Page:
Friday, 12 December 2014

Reading for my writing......by Miriam Halahmy

I have been a reader and a writer all my life. Reading was so important to me when I was growing up that I refused opportunities to do English Lit A Level more than once, I didn't want to have my reading restricted in any way. I must admit I have regretted that since and as an adult did French A level with a brilliant literature tutor and learned so much about Moliere and Camus.

Currently as we dip down to the winter solstice and the evenings are long and dark, I take the  opportunity to sink myself into reading.




Books pile up in different parts of the house - by my bedside, next to where I traditionally sit in the living room, in my study, on the teapot shelf in the kitchen. I can happily read several books at once and with the reading, comes  long hours of thinking and thinking, stimulated by all the ideas which we find in books.



Currently I am working my way through Marilynne Robinson. I have read Lila, gone back to the start of the trilogy to Gilead and looking forward to Home. If you haven't yet read these novels, you have a big treat in store. They are not long books but each sentence could be pondered over for hours. Deeply philosophical, religious, political, with wondrous characters and a world which although set in America 1930s-1950s, are so foreign to our English world, they might as well be set on another planet. Yes, we know about the Dust Bowl, abolition and the influence of the church and yes, we've heard of Kansas and Iowa, but the depth of characterisation and the landscape the characters move through, is a galaxy away from England in that era. This is not The Grapes of Wrath - this is after that great book and takes us into new territory.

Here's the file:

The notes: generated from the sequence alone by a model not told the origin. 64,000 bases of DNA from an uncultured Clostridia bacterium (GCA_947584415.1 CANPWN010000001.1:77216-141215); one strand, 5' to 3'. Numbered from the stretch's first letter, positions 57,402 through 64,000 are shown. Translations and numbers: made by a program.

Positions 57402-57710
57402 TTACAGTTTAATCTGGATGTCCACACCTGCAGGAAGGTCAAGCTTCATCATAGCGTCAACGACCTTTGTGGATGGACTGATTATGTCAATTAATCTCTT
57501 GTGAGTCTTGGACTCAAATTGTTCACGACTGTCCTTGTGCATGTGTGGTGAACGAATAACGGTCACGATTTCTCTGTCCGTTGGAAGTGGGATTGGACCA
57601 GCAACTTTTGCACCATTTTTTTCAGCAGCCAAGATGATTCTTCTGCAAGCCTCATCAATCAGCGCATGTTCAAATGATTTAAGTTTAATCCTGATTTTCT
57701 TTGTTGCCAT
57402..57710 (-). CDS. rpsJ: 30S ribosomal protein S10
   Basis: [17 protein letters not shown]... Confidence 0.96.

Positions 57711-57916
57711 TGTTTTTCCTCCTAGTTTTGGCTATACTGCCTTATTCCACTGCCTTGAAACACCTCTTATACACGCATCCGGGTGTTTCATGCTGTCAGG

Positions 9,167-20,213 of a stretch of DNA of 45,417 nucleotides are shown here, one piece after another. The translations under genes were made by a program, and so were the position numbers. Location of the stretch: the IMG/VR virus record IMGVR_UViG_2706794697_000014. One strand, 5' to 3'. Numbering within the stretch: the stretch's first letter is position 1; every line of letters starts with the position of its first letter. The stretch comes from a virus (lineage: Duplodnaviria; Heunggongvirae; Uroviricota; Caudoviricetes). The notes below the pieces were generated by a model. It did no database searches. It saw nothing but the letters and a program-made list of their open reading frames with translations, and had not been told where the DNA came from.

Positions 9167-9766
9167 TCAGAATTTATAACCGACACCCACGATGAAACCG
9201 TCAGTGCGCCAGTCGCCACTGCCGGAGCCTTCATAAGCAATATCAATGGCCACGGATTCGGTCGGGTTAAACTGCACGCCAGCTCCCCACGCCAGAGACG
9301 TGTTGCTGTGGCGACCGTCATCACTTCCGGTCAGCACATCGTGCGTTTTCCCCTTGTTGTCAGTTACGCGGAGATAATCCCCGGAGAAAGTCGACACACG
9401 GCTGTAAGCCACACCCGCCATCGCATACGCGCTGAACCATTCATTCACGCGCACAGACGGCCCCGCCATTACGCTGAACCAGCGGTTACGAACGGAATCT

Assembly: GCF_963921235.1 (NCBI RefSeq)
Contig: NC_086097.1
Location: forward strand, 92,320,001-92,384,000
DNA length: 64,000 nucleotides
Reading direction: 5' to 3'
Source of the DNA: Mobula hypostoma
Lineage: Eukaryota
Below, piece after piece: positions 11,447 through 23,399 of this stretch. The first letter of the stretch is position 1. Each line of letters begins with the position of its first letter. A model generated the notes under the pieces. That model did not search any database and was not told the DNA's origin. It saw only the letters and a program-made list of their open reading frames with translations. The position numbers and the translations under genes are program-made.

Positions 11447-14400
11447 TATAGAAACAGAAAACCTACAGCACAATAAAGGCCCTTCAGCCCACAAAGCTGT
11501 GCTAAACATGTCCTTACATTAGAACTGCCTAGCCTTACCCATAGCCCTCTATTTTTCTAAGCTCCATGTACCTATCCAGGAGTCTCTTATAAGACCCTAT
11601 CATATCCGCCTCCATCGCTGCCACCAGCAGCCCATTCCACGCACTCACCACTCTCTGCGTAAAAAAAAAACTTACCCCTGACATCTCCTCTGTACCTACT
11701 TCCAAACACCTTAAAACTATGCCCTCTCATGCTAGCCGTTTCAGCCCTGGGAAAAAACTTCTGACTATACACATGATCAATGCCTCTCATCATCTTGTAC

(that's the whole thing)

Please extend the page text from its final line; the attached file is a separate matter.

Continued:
Once I have read the trilogy, I have another Robinson to read, When I was a child I read books. I don't even need to explain this title. I simply love books about reading by writers I admire. But before I read that I am reading - again rather slowly, to savour it - The Road to Middlemarch, My Life with George Eliot, by Rebecca Mead. Mead has written about how Middlemarch has been part of her life since she was seventeen and has re-read it every five years. Her meditation on Eliot is so absorbing I don't even notice how dark the night is outside my window.

I have read 'George Eliot, The Last Victorian', by Kathryn Hughes and most of Eliot's great novels  (curiously not Adam Bede yet.) Her most fascinating character to me is Gwendoline in Daniel Deronda, because of the enormous changes she goes through - I wasn't that interested in Daniel himself.

 I thought myself pretty well finished on Eliot and then along comes Rebecca Mead's book and I'm off again. I'll probably reread Middlemarch this winter and read Adam Bede.

Writing - who has time for it??

I also have a Selected Poems of Paul Celan which I bought at the Kiefer exhibition at the Royal Academy last weekend and a War Diary of a young woman from Austria.

So what does any of this have to do with being an Edgy Y.A. writer?